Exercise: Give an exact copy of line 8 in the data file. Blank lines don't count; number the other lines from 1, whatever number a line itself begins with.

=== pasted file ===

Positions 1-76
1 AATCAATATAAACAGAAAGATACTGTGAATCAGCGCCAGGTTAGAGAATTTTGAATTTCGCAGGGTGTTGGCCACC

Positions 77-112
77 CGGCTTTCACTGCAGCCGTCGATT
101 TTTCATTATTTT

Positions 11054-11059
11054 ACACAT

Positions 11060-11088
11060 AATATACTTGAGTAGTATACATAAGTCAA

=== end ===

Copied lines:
Positions 11060-11088